Scaling Up to Systemic Change and Constitutional Cases

Legal clinics as future change-makers

Scaling Up to Systemic Change and Constitutional Cases

Those working in the not-for-profit sector are familiar with having to do more with less. But the challenges of not-for-profit work come with many opportunities for innovative partnerships and projects. One such opportunity is forming partnerships between student legal clinics and social justice organizations advocating for systemic change.

When most lawyers think of legal clinics, they imagine a place where budding lawyers learn practical skills necessary for a successful career: file management, client interviewing, affidavit-drafting, gaining confidence in the courthouse, and navigating forms and procedure. While these are all important skills for students to gain, they are not all that students learn in a clinical experience. 

At their best, legal clinics provide opportunities for students to critically reflect on the role of law in society: how the law shapes individual rights and responsibilities, and the obligations owed by society and the legal profession to members of marginalized communities. By drawing on feminist, critical race and decolonization theories, legal clinics offer students the space and tools to begin integrating an analysis of power structures into their legal practices and professional identities. This work happens alongside the essence of clinical practice: direct service to individual clients.

And students very quickly realize that the access to justice needs of the communities they serve far outstrip any clinic’s individual capacity.

To that end, legal clinics are fertile ground for innovation: they equip students with the tools to see the forest and the trees. As clinicians, students work on dozens of files in a particular area of law and develop considerable expertise. Equally, students begin to broaden their perspectives and move from viewing individual client files as discrete, unconnected matters to situating their clients’ legal problems into broader social and political structures, and to appreciating the ways in which a client’s “legal” problem may be only one of many barriers. It is this deepening and broadening of perspective that is critical for students to identify how clients’ equality and other fundamental constitutional rights may be engaged, and creates the potential for student clinics to “scale up” to systemic responses.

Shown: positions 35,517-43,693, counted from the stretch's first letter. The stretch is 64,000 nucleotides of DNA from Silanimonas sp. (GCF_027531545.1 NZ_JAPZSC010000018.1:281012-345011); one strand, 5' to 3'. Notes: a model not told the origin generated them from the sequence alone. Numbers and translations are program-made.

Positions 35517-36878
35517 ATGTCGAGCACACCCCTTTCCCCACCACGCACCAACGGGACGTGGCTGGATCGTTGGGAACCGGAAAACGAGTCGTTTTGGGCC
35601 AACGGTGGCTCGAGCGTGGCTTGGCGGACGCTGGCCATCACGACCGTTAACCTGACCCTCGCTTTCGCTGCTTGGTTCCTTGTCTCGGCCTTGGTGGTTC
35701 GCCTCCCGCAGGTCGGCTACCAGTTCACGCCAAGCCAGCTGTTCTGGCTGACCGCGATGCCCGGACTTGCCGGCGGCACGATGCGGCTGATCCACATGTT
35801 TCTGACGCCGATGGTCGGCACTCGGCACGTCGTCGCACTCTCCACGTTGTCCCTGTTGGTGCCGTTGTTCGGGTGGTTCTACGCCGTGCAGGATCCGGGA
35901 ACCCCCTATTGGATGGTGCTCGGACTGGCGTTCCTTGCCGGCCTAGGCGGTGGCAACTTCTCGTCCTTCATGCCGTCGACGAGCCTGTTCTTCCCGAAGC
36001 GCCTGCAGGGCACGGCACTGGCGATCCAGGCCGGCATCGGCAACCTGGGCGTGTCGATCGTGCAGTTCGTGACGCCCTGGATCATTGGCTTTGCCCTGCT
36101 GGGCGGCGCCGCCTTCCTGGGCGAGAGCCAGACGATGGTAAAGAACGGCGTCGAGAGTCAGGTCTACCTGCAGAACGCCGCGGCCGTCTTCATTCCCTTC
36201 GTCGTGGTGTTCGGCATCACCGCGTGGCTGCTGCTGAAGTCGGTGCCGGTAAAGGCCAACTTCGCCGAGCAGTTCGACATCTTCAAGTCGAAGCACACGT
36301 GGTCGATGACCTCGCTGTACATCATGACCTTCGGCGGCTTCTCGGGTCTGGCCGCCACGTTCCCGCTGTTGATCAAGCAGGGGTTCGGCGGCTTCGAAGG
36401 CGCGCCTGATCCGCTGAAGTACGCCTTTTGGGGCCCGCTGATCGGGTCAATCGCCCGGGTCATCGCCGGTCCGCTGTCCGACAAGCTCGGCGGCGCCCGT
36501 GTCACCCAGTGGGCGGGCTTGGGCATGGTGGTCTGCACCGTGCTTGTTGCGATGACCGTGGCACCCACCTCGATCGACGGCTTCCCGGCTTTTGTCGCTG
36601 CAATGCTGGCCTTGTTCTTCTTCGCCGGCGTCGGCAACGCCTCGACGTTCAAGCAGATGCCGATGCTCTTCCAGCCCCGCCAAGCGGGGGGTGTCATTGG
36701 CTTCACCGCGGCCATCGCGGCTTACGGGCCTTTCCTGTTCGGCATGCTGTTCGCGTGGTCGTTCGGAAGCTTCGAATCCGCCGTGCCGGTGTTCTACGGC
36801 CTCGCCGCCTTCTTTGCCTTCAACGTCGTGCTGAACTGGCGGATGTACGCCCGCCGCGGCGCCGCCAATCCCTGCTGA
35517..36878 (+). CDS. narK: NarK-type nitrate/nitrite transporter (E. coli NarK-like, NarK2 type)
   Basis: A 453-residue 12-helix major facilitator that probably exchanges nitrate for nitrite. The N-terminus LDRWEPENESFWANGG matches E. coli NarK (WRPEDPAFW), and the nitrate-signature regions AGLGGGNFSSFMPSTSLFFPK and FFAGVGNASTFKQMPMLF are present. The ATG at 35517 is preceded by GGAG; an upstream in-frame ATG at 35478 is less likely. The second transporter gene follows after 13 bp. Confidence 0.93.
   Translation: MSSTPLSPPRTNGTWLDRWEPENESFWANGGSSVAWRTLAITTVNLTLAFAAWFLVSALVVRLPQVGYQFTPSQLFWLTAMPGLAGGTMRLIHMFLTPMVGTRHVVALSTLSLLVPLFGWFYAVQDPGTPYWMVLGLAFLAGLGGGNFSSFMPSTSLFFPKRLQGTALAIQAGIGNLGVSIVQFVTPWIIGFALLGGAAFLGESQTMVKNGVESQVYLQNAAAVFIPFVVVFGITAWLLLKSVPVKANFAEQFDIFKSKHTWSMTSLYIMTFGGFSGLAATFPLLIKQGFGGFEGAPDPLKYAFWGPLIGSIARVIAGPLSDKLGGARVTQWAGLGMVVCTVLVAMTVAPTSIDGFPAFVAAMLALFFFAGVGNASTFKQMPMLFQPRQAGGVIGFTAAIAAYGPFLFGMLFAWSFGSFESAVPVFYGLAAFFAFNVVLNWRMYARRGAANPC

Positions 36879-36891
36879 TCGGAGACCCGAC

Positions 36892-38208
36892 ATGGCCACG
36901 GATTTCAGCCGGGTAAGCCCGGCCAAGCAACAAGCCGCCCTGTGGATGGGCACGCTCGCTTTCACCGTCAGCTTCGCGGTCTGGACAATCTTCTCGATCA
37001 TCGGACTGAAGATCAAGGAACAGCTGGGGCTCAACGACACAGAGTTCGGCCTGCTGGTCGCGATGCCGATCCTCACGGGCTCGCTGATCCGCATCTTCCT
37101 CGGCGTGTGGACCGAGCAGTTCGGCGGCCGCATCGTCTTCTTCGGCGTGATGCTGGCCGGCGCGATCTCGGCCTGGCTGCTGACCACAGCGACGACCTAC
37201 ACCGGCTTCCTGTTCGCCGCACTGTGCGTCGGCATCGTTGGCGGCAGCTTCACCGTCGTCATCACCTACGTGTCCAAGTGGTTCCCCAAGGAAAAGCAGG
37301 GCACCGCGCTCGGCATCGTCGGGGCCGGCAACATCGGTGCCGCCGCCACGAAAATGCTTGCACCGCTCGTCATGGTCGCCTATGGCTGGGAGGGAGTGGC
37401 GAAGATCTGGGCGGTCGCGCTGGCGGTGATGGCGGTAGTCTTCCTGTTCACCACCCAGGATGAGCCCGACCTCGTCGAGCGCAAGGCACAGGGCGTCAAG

Clients of legal clinics are among those most excluded from meaningful access to the justice system, and that is no less true when the cause of their legal problem engages the potential infringement of constitutional rights and obligations. While these clients (and society at large) may benefit greatly from advancing novel, untested legal arguments to address the systemic roots of disadvantage, they are the least able to pay the significant costs (financial and otherwise) of such advocacy. Many practising lawyers (let alone law students) balk at the prospect of mounting such cases on their own. 

However, with this challenge comes opportunity. Working together, legal clinics and non-profits are well positioned to secure social change; they can inspire and support one another in seeking lasting solutions – inside andKim Hawkins is the Executive Director of Rise Women’s Legal Centre (@WestCoast_LEAF), a student clinic providing family law services to women. Raji Mangat is the Director of Litigation at West Coast LEAF and serves as Liaison Lawyer to Rise Women’s Legal Centre (@RiseWomensLegal). outside the courtroom – to issues impacting dozens of clients. Drawing on the expertise of social justice organizations – their ability to galvanize community and media resources, mobilize pro bono counsel, engage in law reform, and shape constitutional arguments – student clinicians may be provided with unique opportunities to assist in developing the cases that will populate the legal textbooks of tomorrow.